What is bounded rationality?

Authored by: Gerd Gigerenzer

Routledge Handbook of Bounded Rationality

Print publication date:  October  2020
Online publication date:  October  2020

Print ISBN: 9781138999381
eBook ISBN: 9781315658353
Adobe ISBN:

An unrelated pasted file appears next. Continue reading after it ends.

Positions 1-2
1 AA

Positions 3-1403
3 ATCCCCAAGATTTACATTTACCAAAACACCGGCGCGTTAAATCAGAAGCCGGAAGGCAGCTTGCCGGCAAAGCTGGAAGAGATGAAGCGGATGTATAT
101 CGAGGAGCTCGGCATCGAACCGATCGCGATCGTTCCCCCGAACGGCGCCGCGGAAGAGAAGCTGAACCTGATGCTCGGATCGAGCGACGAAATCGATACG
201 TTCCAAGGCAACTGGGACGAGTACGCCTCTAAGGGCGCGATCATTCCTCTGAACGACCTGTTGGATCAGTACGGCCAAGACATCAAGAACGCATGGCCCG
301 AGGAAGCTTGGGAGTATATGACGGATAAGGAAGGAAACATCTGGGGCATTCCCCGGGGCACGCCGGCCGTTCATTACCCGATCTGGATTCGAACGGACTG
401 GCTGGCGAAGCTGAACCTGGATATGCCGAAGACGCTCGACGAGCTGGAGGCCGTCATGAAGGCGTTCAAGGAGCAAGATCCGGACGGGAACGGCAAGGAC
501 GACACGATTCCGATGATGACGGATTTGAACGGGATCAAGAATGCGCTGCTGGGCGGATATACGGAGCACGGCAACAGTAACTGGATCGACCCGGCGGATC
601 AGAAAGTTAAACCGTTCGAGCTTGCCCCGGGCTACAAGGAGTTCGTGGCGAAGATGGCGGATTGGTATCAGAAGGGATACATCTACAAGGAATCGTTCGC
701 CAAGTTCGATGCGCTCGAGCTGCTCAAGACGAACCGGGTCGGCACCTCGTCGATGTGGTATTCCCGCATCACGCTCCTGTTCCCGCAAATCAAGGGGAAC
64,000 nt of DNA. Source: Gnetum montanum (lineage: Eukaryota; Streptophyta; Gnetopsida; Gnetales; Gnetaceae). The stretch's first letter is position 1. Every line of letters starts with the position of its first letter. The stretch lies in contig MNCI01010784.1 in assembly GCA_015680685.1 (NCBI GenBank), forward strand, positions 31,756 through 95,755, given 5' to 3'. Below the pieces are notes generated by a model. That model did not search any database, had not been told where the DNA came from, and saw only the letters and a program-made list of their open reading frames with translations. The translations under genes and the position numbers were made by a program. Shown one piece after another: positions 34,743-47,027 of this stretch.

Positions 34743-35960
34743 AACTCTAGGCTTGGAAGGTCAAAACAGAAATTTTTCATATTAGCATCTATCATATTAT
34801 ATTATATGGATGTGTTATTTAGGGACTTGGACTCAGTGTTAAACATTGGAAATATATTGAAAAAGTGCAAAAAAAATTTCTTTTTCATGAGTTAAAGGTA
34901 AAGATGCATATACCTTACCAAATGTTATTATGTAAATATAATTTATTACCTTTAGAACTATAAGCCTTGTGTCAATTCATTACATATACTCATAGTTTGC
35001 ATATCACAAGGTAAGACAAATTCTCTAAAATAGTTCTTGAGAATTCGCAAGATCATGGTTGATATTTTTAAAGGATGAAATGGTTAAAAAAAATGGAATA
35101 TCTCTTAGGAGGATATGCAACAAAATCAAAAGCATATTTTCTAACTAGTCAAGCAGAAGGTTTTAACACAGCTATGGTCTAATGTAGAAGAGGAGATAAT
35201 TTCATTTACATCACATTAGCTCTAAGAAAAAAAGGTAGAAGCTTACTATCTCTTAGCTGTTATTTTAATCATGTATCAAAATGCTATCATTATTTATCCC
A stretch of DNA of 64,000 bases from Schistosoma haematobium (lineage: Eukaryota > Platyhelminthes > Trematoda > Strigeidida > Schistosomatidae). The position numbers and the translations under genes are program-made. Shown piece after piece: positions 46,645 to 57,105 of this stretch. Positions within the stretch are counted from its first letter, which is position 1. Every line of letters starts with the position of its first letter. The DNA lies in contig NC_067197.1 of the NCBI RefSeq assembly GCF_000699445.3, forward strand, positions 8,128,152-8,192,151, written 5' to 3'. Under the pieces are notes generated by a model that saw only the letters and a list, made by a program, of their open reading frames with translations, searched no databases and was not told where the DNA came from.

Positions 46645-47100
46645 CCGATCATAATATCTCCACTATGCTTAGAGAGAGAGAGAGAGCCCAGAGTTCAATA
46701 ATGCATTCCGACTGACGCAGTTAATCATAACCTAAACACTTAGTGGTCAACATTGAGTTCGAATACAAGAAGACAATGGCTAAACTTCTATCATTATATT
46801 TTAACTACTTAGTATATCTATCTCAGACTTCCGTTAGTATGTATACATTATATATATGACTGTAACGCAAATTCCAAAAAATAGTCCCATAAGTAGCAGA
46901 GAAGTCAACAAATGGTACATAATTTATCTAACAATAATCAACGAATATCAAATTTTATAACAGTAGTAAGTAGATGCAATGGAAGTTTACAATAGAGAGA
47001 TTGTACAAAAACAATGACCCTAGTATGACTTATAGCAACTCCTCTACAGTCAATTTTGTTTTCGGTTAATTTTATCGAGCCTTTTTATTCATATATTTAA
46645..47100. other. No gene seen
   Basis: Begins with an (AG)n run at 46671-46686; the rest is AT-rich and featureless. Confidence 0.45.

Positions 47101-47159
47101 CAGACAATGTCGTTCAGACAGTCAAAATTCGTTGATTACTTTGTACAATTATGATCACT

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There are not one but three programs of bounded rationality, and these could hardly be more unalike. Herbert Simon’s original program studied how people make rational decisions in real-world situations of uncertainty, as opposed to well-defined situations of risk such as lotteries. Simon encouraged economists to study actual decisions under uncertainty rather than constructing as-if models of expected utility maximization. Economists adopted the term bounded rationality but changed it to mean precisely what Simon had opposed, models of optimization under constraints. Proponents of the heuristics-and-biases program also appropriated the term and changed it to mean violations of rational choice theory, which they interpreted as forms of irrationality, again precisely what Simon had opposed. These three programs entail different visions of the nature of human rationality: Simon’s Homo heuristicus has to cope with an uncertain world; the omniscient Homo economicus foresees the future and calculates the optimal action; Homer Simpson (also known as “System 1”) somehow survives despite predicable bouts of irrationality. This chapter shows how Simon’s program of studying Homo heuristicus has been revived and fleshed out in the last 25 years by taking the human condition of fundamental uncertainty and the potential of heuristics seriously.

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